Do Omega-3 Fatty Acids Help Prevent AMD?

Vaidehi S. Dedania, MD; Sophie J. Bakri, MD


January 16, 2014

In This Article

Strengths and Limitations of the Study

The strengths of this study are the high rates of compliance with the treatment regimen, low rates of loss to follow-up, and a large study population.

The inability to generalize the study results across all populations is a limitation, because this was a highly selective study population of educated and well-nourished individuals.

Other limitations include the inability to assess the increased risk for lung cancer mortality associated with beta carotene (because only a competing risk analysis was performed), the use of an altered AREDS1 formulation, and a complex study design. Adjustments were made to the AREDS1 formulation with the assumption that there is little interaction among the different components of the formulation, which may not be correct, because there is a potential competitive interaction among carotenoids.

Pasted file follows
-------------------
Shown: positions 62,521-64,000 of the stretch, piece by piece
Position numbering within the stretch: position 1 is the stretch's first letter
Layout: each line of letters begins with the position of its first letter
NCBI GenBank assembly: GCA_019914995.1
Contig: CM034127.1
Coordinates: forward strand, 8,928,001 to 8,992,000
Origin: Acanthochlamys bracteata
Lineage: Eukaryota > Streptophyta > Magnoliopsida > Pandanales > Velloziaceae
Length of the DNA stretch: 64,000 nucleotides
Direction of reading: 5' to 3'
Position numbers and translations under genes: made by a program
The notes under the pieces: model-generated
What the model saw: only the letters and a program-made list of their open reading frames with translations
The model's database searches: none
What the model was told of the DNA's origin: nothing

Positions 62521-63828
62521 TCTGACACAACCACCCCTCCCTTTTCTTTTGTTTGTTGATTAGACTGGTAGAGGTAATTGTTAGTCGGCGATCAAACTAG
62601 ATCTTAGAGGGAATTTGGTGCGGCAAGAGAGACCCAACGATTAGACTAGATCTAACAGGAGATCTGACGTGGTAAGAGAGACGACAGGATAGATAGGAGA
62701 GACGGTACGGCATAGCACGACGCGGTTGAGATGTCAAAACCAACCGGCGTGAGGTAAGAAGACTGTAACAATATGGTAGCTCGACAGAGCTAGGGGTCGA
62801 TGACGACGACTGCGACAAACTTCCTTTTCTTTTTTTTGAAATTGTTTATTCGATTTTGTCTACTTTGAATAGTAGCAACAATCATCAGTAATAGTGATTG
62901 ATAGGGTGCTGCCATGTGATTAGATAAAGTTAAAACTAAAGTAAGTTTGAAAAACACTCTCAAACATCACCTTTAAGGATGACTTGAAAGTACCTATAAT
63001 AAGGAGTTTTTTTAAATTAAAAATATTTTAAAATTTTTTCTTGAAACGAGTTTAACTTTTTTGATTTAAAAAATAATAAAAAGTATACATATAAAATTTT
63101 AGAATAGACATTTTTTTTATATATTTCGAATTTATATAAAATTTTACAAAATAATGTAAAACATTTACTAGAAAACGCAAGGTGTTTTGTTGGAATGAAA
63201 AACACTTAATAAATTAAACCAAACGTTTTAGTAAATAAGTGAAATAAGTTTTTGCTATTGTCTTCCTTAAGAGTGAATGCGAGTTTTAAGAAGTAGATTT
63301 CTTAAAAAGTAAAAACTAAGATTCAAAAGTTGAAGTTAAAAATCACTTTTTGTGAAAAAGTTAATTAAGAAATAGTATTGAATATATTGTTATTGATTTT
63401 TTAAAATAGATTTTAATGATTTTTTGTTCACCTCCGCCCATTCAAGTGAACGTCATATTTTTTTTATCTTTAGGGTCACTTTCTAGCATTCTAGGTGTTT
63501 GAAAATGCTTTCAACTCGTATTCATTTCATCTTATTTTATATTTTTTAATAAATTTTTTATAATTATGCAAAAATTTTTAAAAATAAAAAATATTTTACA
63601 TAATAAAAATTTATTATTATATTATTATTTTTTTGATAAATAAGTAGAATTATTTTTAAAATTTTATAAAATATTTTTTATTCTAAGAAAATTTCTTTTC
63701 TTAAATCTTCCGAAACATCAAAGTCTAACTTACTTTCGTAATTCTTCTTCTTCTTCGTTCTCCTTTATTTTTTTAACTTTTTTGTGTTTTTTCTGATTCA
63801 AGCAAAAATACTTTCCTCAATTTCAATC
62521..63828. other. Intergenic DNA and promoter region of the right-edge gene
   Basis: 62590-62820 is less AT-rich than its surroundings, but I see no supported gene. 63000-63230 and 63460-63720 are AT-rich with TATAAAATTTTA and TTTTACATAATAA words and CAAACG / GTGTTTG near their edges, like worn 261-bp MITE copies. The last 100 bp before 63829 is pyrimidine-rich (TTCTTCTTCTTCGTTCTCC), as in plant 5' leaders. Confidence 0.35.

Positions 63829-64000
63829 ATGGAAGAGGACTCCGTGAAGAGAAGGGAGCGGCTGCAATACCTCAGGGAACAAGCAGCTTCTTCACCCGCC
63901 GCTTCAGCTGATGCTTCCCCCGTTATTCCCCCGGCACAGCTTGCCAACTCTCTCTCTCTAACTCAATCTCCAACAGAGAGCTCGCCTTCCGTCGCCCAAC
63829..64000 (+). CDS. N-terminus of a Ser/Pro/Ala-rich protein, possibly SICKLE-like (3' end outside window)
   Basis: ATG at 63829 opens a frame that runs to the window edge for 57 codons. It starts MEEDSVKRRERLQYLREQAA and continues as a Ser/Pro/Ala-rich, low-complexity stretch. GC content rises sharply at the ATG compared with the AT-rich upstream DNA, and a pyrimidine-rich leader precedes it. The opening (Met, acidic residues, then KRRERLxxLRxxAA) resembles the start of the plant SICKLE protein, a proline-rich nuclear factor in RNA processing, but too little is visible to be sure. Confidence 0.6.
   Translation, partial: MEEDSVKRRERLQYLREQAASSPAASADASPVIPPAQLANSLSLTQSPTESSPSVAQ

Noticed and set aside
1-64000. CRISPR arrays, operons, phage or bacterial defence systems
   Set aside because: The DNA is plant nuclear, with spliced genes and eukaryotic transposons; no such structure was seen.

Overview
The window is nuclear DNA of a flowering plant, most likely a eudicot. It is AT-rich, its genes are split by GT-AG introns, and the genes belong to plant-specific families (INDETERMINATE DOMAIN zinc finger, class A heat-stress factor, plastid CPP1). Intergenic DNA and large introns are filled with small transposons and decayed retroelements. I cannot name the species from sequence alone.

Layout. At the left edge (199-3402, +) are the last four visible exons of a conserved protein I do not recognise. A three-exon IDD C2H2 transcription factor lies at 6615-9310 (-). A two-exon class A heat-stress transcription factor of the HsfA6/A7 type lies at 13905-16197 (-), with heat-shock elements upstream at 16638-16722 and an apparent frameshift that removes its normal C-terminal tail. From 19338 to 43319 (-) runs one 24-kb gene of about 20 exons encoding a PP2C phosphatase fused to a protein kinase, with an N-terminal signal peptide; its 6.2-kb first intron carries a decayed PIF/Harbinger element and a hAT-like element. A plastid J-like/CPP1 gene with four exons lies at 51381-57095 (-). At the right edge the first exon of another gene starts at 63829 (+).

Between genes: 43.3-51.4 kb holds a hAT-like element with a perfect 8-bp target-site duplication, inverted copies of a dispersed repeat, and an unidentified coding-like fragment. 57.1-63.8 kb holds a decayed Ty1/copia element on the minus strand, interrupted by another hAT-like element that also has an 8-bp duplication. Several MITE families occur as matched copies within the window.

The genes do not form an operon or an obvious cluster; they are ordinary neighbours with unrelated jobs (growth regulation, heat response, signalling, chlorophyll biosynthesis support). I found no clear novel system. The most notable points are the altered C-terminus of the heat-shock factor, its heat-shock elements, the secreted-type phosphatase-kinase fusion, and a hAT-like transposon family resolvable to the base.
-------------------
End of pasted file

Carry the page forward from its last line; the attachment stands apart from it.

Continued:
Finally, no true placebo group was studied, because the control group consisted of participants taking the AREDS1 formulation.


AREDS2 failed to confirm any positive effect from DHA + EPA, despite the hope of many ophthalmologists on the basis of previous preclinical and clinical studies of omega-3 fatty acids. The study showed a protective effect of lutein + zeaxanthin on progression to advanced AMD, with omission of beta carotene.



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